The Chakrabarty group have been conducting research focusing on the following themes. Please click on the hyperlinks to read more!
Our lab actively participates in field campaigns to measure the optical properties of atmospheric brown carbon from wildfires, biomass burnings, and industrial emissions and collects particle samples for offline analyses on their refractive indices, morphologies, and homogeneities. In addition to field studies, we also investigate optical and physical properties of biomass burning aerosols from the combustion of different types of biomass fuels under controlled laboratory conditions.
We constrain aerosol-radiation interactions in the atmosphere and the cryosphere by estimating direct forcing efficiencies and radiative forcing. We incorporate field and laboratory optical property data in our models and utilize tools such as libRadtran, SNICAR and WRF-Chem. Our studies have previously covered radiative forcing due to brown carbon aerosols from the burning of boreal peatlands. Recent work has focused on predictions of snow surface radiative forcing due to dark brown carbon deposition from wildfires.
We leverage the fundamental principles of physics to create diverse shapes for atmospheric aerosol particles. We subsequently apply a range of computational methods such as the Discrete-dipole approximation (DDA), Multiple sphere T-Matrix method (MSTM), and Mie Theory to compute the optical properties of individual aerosol particles. These single particle optical properties are then utilized in Radiative Transfer simulations conducted on regional and global scales.
The lab continues to work on the development of instrumentation for the measurement of aerosol optical properties. Instruments include photoacoustic spectrometers to measure aerosol absorption using first principles and also an asymmetry parameter monitor. These in-house designed instrumentation are regularly used for field campaigns and lab-based emission measurements. Using the measurements, we also develop techniques to correct filter-based absorption measurements that suffer from artefacts that are difficult to predict.
The group develops easy-to-use software packages to model aerosol optical properties at varying levels of complexity. These include properties of spherical particles using Mie theory (PyMieScatt) and also of complex fractal shapes using the Discrete Dipole Approximation (pyBCabs).
The group develops novel techniques to manufacture materials for application to industry. This includes an understanding of fundamental processes, for example, the novel kinetics of aerosol-to-gel transitions to develop a method to manufacture aerosol gels like titania and silica using a novel flame synthesis technique.
The Chakrabarty Group, in collaboration with the Washington University School of Medicine, are working on the development of quick and adaptable diagnostic tools for disease management during the COVID-19 pandemic. One project was on designing a Breath Aerosol Analyzer testing platform with potent applications for swift and accurate mass testing. We integrated an affordable collection device to sample patient breath aerosols and an ultrasensitive Micro-Immunoelectrode (MIE) Biosensor for detecting SARS-CoV-2 viral particles in exhaled breath.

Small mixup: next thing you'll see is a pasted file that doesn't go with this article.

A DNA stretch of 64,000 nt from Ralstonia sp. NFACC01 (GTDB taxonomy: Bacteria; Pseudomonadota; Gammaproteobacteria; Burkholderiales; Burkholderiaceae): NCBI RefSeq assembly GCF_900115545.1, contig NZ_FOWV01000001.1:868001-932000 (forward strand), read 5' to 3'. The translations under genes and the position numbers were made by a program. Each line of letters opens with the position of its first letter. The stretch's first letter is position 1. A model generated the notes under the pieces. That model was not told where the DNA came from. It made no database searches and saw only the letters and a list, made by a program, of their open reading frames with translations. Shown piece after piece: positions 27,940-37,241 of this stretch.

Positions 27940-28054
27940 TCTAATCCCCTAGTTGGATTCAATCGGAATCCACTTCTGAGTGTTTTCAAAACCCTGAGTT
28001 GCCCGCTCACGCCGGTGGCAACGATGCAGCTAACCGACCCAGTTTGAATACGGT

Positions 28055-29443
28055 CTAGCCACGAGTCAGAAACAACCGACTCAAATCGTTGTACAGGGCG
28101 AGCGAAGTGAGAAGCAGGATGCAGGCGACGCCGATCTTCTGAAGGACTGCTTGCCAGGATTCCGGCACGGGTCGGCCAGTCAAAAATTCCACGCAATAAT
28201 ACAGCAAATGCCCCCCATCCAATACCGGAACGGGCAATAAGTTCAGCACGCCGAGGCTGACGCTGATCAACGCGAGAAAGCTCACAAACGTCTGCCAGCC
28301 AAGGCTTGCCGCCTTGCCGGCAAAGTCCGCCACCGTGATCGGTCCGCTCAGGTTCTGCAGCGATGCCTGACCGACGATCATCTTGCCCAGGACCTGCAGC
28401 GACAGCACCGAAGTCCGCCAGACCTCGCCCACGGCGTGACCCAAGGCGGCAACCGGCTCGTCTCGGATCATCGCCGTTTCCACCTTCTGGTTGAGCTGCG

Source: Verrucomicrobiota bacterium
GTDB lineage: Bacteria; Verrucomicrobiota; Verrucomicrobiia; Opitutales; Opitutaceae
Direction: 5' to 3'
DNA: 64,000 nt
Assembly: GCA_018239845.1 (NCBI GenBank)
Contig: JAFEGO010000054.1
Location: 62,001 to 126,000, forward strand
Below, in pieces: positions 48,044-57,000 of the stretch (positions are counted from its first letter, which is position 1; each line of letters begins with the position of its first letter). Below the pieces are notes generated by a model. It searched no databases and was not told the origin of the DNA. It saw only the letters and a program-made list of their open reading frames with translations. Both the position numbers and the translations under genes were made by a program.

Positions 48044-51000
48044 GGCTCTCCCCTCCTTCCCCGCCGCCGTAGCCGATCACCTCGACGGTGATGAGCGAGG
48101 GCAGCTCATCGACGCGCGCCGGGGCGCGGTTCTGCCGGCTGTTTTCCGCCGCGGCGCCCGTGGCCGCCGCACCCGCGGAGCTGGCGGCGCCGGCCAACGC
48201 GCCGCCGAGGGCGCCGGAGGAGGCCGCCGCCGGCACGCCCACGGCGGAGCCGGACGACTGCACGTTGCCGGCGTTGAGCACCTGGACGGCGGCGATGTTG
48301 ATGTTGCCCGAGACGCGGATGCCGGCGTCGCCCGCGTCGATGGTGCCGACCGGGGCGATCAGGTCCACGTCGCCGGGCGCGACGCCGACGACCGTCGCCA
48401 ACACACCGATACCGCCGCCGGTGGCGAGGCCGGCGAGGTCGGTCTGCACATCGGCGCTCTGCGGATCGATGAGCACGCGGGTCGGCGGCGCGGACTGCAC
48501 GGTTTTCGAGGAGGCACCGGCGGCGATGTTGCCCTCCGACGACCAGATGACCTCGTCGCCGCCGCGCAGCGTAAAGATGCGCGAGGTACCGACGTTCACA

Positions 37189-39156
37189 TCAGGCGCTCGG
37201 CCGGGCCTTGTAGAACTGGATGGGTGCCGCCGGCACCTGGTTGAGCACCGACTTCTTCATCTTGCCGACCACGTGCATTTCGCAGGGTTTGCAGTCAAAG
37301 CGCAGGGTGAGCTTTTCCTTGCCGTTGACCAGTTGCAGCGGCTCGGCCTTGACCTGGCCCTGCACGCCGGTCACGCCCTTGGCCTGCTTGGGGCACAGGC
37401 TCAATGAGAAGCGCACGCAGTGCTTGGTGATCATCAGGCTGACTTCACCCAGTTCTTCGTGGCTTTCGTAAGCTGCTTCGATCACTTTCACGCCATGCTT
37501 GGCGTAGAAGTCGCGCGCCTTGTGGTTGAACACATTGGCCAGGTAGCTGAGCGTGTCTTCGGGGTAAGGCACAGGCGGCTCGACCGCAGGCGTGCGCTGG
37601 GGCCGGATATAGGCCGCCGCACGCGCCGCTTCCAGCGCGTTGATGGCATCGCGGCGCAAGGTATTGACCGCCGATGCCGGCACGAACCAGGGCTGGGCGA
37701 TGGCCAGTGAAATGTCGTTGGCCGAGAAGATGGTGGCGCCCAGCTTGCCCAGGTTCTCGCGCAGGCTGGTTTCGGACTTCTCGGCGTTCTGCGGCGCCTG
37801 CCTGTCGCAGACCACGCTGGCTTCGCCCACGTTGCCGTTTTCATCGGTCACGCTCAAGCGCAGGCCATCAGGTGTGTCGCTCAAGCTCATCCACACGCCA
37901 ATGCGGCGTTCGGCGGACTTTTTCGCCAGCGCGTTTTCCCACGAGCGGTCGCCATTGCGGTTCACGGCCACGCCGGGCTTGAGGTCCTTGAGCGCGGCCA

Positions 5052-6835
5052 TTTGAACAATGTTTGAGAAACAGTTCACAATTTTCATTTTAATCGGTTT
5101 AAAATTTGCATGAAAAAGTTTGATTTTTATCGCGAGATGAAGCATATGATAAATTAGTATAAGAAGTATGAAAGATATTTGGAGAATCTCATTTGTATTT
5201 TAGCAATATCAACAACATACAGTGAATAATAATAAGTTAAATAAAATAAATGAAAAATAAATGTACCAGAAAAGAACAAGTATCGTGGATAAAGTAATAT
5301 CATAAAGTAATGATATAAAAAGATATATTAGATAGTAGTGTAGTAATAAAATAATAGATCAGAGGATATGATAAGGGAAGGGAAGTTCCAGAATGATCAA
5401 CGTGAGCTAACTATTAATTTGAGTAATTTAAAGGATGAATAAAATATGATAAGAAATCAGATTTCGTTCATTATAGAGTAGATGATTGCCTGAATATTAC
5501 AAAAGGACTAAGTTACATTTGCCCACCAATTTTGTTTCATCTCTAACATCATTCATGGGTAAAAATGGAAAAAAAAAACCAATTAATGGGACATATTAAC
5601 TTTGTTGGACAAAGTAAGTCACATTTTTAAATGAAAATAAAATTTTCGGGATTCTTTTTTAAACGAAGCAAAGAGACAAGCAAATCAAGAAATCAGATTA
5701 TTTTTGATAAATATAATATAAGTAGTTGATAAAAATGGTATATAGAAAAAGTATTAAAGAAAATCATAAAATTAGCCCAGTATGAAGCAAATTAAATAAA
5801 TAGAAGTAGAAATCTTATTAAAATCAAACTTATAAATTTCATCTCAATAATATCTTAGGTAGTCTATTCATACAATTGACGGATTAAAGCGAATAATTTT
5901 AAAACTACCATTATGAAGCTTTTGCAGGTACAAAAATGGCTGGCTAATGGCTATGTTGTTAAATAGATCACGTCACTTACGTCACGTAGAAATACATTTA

COVID-19 is a disease caused by Severe Acute Respiratory Syndrome Coronavirus 2 (SARS-CoV-2) that is primarily transmitted through aerosols. The rapid detection of the virus in real-time can help slow down the spread of the disease. Our team has developed a highly efficient bioaerosol sampler using wet cyclone sampling technology that can continuously monitor and sample airborne viruses. In collaboration with Dr. John Cirrito and Dr. Carla Yuede from the WashU School of Medicine, we have coupled this high flow biosampler with a llama-derived nanobody-based micro-immunoelectrode (MIE) biosensor that specifically targets the SARS-CoV-2 spike protein.
We are developing a system that allows mice to move freely while being exposed to particulate matter (PM) chemical components. This will help us investigate the potential link between PM and Alzheimer’s disease (AD) markers. We are using a state-of-the-art, real-time microdialysis setup and collaborating with Dr. John Cirrito and Dr. Carla Yuede from the WashU School of Medicine to design a mouse model that will enable us to study the effects of controlled PM exposure on AD biomarkers.
The lab is involved in modelling the spread of infectious diseases like SARS-CoV-2 to study the effect of ambient aerosol particles and possible implications to environmental justice. Another study involved modelling tics that exhibit fractality – lack black carbon – which can aid the monitoring of its severity.